This year, I've noticed the pineapples in our Texas stores are all from Costa Rica. They have also been sweeter and cheaper than the pineapples we used to get. However, the very sweetest pineapples I've ever had were the ones we got when we visited Costa Rica this summer. They were a brighter yellow inside and out and so sweet that they tasted like candy. Our guide said this type of pineapple didn't ship well, so you can only find them when you visit. Maybe you'll get a chance to try one someday!
Varieties of Pineapple
Most of the pineapples in U.S. grocery stores are a variety called "Smooth Cayenne" which is very sweet and tart, had no spines on the leaves, and is good for canning. However, this is not the only type of pineapple. If you get a chance, you may want to try another variety. Check the pineapples at your grocery store to see what kind they are.
Easy-to-Grow Kitchen Items
What other things in your kitchen can you grow? Look around your kitchen and see how many seeds you can find in the spices and in your fruit and vegetable drawer. Try growing some of them using a wet paper towel and a plastic bag. Once they have leaves and roots, you can plant them in the ground. Other things you can grow from cuttings are potatoes, sweet potatoes, and onions (plant them whole). Try an experiment to see which one works best!
Kitchen Items You Can Grow
|What||How to Grow||What You Get|
Clean seed, leave on brown skin. Put 3 toothpicks around middle. Balance in glass of water with tip down. 1/2 of seed should be covered by water.
Roots will grow out of tip and then a nice plant will grow on top. Later you can plant in soil
Put toothpicks in middle, place in glass filled with water about halfway in (like avocado)
Roots will grow from bottom and a very pretty light green vine from the top. This makes a really pretty plant to put in a pot later.
Cut in sections which include at least one root. Plant in ground with root facing down.
Your potato will root, grow leaves and produce other baby potatos.
Take the seeds of regular popcorn and plant in the ground or in a pot about 1 inch deep. Water regularly.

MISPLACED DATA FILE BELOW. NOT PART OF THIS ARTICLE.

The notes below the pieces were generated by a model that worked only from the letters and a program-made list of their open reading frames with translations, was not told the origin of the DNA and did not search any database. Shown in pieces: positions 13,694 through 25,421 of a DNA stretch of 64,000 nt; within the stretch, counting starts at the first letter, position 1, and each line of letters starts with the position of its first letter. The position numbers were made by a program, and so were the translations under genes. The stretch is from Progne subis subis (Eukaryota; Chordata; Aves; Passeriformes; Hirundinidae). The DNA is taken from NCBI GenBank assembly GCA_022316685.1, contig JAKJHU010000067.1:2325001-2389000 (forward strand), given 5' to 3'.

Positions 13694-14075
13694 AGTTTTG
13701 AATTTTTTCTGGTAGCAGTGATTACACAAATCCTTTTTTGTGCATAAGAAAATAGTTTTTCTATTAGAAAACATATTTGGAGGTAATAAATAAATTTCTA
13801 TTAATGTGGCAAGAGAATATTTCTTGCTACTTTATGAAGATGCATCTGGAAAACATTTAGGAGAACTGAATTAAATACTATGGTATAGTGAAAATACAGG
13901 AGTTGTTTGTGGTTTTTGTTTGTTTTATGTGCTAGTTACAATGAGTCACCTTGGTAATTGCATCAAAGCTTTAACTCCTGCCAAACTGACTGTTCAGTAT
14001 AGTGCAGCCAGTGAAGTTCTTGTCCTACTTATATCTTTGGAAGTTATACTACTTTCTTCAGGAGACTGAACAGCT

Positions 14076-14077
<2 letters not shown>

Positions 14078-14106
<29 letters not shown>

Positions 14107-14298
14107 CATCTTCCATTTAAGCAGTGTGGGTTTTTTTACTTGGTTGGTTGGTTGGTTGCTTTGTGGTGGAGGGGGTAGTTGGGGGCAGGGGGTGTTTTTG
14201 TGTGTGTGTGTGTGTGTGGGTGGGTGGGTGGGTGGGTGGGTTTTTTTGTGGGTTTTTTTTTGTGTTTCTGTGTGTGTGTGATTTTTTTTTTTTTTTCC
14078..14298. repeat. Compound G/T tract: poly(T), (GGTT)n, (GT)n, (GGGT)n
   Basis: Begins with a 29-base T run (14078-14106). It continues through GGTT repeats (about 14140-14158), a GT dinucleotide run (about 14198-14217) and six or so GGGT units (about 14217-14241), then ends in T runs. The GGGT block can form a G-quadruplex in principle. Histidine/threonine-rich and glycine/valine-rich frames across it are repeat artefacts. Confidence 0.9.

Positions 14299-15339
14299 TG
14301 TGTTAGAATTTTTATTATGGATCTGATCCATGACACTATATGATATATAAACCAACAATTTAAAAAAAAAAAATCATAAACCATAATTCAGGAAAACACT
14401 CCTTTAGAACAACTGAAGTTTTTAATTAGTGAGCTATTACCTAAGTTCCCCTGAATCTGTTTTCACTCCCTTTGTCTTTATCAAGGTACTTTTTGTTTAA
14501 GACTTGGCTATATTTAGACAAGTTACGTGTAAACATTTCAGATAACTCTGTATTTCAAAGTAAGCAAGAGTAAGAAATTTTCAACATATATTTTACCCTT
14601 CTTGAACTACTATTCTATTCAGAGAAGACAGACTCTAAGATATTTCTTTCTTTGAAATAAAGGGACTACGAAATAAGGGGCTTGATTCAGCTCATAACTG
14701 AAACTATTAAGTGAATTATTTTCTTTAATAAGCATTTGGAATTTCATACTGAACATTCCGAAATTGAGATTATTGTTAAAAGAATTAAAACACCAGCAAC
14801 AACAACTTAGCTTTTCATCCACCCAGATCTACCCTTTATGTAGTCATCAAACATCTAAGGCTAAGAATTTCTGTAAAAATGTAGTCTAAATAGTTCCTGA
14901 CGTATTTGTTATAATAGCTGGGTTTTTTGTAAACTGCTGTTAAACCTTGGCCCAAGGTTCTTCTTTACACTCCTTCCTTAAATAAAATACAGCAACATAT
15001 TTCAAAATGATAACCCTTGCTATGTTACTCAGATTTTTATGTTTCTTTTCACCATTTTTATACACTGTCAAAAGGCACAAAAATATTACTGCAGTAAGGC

You will get corn plants and ears of corn!
Start the seed by putting it in a plastic bag with a wet paper towel inside. Watch the seed sprout roots. Plant in the ground or a pot with root down.
Depending on the squash, you will get a 1-2 foot plant or maybe a vine that should produce squash you can eat!
Put the seeds in the soil in a little mound.
You will get a vine that can grow very long! Plant these early and you will get some gourds to decorate your home for the Fall!
This content is accurate and true to the best of the author’s knowledge and is not meant to substitute for formal and individualized advice from a qualified professional.
Questions & Answers
Question: A friend bought me a pineapple plant which has the tiniest pineapple, how do I harvest it?
Answer: If you are sure the pineapple is ripe, you will just cut it off on the bottom. However, before you do that, you might want to see if it will get any bigger first.
© 2011 Virginia Kearney
Chris707 on October 21, 2011:
Very interesting! Now I'm hungry for fresh pineapple, although I think I'll buy some first before attempting to grow any :-)
Rose Clearfield from Milwaukee, Wisconsin on October 15, 2011:
This is a great kids' science project and so simple! Thanks for the idea.
Virginia Kearney (author) from United States on October 14, 2011:
Yes! Or even more according to one source I've read. But this project isn't really about growing your own pineapple to eat. It is about learning how things grow from something other than a seed. Moreover, I really like the idea that kids learn how difficult it is to farm! I think it makes them appreciate what they eat more, and appreciate the farmer's work too. Even though you may not get to eat your pineapple for a while, the plant is actually a very nice and hardy one for outdoors in our Southern climate and indoors in the North. It also makes a fun conversation piece. We have them by our front door!
frogtalk on October 14, 2011:
it takes 2 years to grow another pineapple? I think I'd rather just by them at a store.